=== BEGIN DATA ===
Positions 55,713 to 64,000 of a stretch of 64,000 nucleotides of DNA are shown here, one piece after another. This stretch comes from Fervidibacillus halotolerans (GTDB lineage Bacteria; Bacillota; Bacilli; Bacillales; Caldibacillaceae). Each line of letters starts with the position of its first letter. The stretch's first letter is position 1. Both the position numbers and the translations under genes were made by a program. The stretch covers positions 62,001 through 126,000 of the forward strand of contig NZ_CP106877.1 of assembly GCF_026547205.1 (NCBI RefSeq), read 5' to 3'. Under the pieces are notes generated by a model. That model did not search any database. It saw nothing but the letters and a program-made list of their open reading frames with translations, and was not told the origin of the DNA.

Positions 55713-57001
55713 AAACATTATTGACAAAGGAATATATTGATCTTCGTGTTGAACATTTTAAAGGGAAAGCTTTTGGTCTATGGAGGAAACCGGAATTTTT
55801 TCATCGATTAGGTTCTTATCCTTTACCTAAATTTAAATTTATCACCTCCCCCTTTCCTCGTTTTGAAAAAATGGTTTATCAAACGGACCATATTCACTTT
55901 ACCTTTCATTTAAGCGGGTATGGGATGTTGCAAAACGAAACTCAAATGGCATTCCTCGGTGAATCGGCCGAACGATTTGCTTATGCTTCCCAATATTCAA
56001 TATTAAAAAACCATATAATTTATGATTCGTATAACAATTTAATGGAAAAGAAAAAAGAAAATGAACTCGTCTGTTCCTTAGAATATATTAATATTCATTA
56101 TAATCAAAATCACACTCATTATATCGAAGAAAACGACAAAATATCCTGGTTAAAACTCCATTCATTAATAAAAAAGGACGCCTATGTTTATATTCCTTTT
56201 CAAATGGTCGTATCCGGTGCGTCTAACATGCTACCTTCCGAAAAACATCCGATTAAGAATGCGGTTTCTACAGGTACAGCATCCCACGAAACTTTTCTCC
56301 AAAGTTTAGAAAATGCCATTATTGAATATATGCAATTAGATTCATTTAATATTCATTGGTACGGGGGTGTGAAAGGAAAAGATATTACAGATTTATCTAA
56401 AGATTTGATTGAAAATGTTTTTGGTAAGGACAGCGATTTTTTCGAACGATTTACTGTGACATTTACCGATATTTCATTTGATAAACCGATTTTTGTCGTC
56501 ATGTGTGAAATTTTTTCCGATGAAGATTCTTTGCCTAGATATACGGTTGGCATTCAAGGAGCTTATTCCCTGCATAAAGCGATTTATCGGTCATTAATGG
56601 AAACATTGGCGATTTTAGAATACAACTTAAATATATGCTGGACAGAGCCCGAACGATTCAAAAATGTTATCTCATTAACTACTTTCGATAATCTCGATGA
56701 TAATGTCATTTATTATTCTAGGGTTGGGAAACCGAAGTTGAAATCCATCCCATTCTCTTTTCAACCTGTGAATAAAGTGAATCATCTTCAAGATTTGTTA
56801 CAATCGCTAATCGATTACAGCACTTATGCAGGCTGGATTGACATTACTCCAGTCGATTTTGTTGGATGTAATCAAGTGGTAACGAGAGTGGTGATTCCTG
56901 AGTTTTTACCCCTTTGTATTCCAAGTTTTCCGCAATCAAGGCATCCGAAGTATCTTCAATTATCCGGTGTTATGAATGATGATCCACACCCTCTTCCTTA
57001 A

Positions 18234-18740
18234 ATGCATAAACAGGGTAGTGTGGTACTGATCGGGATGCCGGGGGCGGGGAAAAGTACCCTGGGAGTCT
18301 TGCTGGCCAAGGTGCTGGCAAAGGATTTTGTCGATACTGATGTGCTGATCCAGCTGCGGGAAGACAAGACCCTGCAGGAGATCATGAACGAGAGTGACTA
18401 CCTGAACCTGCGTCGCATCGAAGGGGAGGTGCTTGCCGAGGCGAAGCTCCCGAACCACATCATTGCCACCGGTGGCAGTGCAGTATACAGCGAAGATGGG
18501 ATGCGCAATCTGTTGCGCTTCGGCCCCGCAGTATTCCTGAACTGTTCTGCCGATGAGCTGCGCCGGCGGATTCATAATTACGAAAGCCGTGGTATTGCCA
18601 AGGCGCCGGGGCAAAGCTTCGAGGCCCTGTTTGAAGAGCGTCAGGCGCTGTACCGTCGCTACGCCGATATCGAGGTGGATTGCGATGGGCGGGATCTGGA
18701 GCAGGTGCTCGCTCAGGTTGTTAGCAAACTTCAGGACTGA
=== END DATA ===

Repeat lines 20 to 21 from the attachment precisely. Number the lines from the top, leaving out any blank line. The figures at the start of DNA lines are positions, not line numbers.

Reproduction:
18401 CCTGAACCTGCGTCGCATCGAAGGGGAGGTGCTTGCCGAGGCGAAGCTCCCGAACCACATCATTGCCACCGGTGGCAGTGCAGTATACAGCGAAGATGGG
18501 ATGCGCAATCTGTTGCGCTTCGGCCCCGCAGTATTCCTGAACTGTTCTGCCGATGAGCTGCGCCGGCGGATTCATAATTACGAAAGCCGTGGTATTGCCA